Scribe opened preorders for Hobonichi this week. I wanted to buy the Hobo cousin again (just the book) but I have conflicting feelings about it. Maybe it’s this darned pandemic season that is making me hesitate. Things can seem the same for many weeks and then they can drastically change. I’m having a hard time committing to a 2021 planner, and it’s the strangest feeling. I think I’ll just buy one towards the end of the year, may be from the Hobonichi site itself or from a local reseller.
I was a voracious reader when I was young. There’s a whole backstory to that, why I tended to escape between the pages when I was a kid, but it’s really one of the things that I enjoyed about my childhood. I wasn’t a wide reader, though. I had my favorite genres and I rarely read books outside that comfortable corner. When I was a teen, part of my rebellious phase was pointedly refusing to read anything my mom recommended. When I started working, I found that without the benefit of the regular allowance my parents gave me, I actually couldn’t afford to buy books. As a young professional, it became all about the hustle. I worked in the call center industry and I was frequently tired and emotionally spent. Imagine an introvert spending hours constantly talking on the phone. I was overworked and underpaid and I could not afford to shell out the extra money to buy books. They’ve become luxuries. I also felt like I had no time to read. So it faded to the background, along with all the other hobbies that I used to consider indispensable to my well-being–writing, keeping a journal, making art.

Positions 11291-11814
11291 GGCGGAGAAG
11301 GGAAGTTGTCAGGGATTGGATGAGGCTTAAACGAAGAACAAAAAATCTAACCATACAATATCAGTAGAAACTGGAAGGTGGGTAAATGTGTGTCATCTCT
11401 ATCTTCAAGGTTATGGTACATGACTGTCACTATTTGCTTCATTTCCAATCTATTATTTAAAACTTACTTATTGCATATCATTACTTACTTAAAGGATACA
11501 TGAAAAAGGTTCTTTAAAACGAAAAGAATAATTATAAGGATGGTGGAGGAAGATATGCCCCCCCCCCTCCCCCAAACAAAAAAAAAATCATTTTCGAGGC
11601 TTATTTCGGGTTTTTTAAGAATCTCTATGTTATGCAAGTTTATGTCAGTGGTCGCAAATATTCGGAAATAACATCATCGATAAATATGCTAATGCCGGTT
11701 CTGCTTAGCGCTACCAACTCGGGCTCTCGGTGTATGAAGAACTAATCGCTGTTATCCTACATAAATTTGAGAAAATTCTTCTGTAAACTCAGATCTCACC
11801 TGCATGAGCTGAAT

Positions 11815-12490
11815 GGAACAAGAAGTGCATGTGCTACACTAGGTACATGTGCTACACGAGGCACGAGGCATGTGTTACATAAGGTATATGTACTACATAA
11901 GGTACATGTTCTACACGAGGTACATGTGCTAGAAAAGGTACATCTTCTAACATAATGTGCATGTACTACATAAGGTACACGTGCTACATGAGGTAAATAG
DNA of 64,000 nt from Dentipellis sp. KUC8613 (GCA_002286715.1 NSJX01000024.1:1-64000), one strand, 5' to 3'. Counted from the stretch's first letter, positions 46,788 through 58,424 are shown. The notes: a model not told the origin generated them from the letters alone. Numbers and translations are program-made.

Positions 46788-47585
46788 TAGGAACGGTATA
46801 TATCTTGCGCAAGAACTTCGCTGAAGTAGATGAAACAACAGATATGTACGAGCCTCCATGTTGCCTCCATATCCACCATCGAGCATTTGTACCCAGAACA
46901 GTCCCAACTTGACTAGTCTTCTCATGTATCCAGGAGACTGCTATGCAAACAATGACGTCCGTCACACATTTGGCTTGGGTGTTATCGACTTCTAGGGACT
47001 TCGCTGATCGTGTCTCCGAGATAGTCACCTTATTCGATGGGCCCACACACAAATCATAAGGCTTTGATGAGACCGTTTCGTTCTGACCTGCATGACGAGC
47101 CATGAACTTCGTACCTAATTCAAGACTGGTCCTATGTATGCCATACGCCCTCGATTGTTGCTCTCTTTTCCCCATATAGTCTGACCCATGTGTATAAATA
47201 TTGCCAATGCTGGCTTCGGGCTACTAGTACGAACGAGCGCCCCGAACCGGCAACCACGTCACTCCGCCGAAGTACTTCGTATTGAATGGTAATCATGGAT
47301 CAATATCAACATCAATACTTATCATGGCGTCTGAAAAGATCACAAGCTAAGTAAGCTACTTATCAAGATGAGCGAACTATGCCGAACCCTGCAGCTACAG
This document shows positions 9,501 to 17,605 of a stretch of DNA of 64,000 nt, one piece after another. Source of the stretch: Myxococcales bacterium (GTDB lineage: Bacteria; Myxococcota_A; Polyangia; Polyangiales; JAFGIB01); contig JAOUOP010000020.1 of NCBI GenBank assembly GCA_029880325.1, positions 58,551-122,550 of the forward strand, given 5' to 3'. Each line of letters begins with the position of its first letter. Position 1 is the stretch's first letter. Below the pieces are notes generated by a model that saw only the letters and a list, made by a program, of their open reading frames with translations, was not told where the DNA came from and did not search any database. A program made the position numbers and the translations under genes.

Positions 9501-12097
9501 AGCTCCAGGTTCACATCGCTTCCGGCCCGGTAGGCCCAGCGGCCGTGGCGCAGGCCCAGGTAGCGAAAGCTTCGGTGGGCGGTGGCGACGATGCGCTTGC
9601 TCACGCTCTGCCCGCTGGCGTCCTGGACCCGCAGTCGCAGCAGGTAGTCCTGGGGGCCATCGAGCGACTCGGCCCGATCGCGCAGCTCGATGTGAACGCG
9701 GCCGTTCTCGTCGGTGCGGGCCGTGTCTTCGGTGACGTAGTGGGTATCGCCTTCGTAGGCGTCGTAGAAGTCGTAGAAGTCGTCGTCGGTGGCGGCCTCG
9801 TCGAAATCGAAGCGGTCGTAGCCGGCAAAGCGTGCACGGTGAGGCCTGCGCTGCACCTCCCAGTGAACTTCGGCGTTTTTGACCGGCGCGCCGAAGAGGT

When I made a drastic career change in 2009, it came with a lot of challenges but one pleasant surprise was that I started to rediscover the things that used to make me happy. I started to read again. Slowly at first, like someone relearning how to ride a bike, then speeding up to a feverish pace, until this year, when I think I’ve settled into a more comfortable and relaxed pace. I also discovered new genres and developed a taste for them. I’m happy that I can afford to buy books again, and that I also have the luxury of long blocks of time to sit quietly and read.
This year I read a lot of memoirs, some of my favorites include “Maid: Hard Work, Low Pay, and a Mother’s Will to Survive” by Stephanie Land and Heather Armstrong’s “The Valedictorian of Being Dead: The True Story of Dying Ten Times to Live”. I read books on race issues, politics, religion, history. Some of my favorites are Philip Yancey’s “Fearfully and Wonderfully: The Marvel of Bearing God’s Image”, “Uncivil War: Race, Civil Rights & the Nation”, “The Price of Inequality: How Today’s Divided Society Endangers Our Future” by Joseph Stiglitz, “Divided by Faith: Evangelical Religion and the Problem of Race in America” by Michael Emerson, among others. I suppose your tastes in book can still change later in life. I read fewer books this year compared to last year, but I enjoyed most of the books that I picked.
I’m looking forward to the book that I’ll read this 2020. I wonder what new titles I will discover.